As simple as it looks, this ingress resource actually does a lot here. If you notice, the rules that the Ingress follows (line 6) are in an array. This means that you can add more than one rule, and each connects to its own backend service. In our example, we only need to route traffic that arrives at /api to our frontend-svc service. Note that our Ingress resource listens on port 80, which is what you desire most of the time. After all, it’s much easier for your clients to find you through www.mycompany.com/api rather than www.mycomany.com/api. Each internal service, however, gets to keep its own port number. Next, you may want to verify that everything is working correctly. If you point your browser to http://localhost/api, you should see a page similar to the following:

Deploying An Application On Kubernetes From A to Z

As counterintuitive as this may seem to you, this actually means that our Ingress resource and controller are working fine. That’s because when we hit the /api path, Ingress contacted the frontend-svc Service, which in turn sent an HTTP request to one of the backend Pods hosting our application. However, since we haven’t yet deployed our Redis service, the application sent an empty reply, which was interpreted by Ingress as an invalid response and, hence, a 502 Bad Gateway response was sent to the browser.

Step 4: Handling Application Configuration Using ConfigMaps

Any non-trivial application will definitely need configuration one way or another. Some programming languages have their own configuration files, for example, php.ini for PHP. The best practice requires that you avoid injecting configuration data in code. Otherwise, you will need to debug, test, and redeploy the binary each time you need to make a configuration change. The recommended method is to inject any configuration data into the container from a separate outside source. Kubernetes handles this by using ConfigMaps. Using a ConfigMap, you can supply configuration data to the pod in the form of environment variables or files mounted as volumes. Our application uses the following configuration stored in config.json:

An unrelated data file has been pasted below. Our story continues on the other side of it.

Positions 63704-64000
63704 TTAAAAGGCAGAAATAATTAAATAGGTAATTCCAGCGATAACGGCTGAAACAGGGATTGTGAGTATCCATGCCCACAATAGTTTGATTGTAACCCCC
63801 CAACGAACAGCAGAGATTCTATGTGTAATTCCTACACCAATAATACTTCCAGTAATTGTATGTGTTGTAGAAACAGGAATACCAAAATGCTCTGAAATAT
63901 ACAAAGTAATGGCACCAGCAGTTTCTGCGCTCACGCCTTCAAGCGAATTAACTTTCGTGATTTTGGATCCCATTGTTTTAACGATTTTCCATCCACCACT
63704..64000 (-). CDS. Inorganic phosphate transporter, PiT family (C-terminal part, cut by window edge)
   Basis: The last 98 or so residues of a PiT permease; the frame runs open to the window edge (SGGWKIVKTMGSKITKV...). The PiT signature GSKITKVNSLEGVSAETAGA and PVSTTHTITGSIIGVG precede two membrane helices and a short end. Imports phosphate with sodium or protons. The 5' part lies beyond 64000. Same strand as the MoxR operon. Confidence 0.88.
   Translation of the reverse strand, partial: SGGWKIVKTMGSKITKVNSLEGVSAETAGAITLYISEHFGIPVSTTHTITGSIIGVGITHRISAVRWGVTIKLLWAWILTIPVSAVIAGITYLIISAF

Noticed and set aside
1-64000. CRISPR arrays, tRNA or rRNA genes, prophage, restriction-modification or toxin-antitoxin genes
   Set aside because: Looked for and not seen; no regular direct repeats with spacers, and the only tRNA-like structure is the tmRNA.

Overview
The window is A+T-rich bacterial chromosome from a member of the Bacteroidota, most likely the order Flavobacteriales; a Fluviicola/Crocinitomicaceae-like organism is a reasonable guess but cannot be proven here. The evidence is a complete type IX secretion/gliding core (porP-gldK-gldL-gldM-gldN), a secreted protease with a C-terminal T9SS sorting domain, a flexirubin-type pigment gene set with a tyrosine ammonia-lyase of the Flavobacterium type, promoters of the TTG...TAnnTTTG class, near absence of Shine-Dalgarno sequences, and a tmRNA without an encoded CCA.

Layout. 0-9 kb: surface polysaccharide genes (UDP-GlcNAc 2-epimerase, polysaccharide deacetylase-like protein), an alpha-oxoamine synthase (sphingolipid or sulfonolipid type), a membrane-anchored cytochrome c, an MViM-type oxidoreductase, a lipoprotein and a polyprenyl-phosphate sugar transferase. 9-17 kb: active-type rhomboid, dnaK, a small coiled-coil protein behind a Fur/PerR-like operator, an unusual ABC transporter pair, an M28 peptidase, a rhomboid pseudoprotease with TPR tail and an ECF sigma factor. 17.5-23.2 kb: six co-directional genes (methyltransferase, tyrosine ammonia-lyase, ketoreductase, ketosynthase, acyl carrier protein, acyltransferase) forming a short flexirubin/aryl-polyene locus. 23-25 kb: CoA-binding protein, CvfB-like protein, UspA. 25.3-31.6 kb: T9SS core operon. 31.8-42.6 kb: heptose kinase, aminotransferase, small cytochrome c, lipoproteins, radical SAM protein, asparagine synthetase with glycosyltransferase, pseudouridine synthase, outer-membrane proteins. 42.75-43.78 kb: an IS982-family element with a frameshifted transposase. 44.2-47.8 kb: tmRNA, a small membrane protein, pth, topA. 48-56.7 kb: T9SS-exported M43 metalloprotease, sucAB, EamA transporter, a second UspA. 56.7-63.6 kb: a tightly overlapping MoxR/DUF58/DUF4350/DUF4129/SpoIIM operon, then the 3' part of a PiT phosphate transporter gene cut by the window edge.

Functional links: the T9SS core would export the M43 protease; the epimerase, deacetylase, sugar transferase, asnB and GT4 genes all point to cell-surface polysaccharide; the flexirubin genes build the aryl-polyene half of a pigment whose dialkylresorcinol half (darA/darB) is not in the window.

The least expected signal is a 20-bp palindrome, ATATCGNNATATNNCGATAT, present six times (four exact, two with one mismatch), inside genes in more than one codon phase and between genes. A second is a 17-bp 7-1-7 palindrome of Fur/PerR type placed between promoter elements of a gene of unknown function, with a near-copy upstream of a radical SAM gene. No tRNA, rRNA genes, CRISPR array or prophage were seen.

{
    "RedisHost": "redis"
}
YAML

When we’re using our application on our local machine without using Docker, we can set the RedisHost to localhost as the install will be running on 127.0.0.1. However, if we’re using docker-compose, where Redis is running in a container on the internal network, then the key should have “redis” as its value (or whatever name our Redis Service is using).

Our application expects to find config.json in the same path as the binary file so we can create our ConfigMap to contain the configuration data from config.json in one of two ways:

We can use the one-liner kubectl create configmap config.json --from-file=config.json. However, this is not the best approach since we don’t get to check out our configmap in version control. So, a more GitOps-oriented way would be to create a YAML file for the ConfigMap as follows:

apiVersion: v1
kind: ConfigMap
metadata:
    name: app-config
data:
  config.json: |-
    {
        "RedisHost": "redis-svc"
    }
YAML

Now, we need to modify our deployment file to mount the ConfigMap. Notice that this is very similar to what we did in our docker-compose.yml file:

apiVersion: extensions/v1beta1
kind: Deployment
metadata:
    labels:
        app: frontend
    name: frontend
spec:
    replicas: 2
    selector:
        matchLabels:
            app: frontend
    template:
        metadata:
            labels:
                app: frontend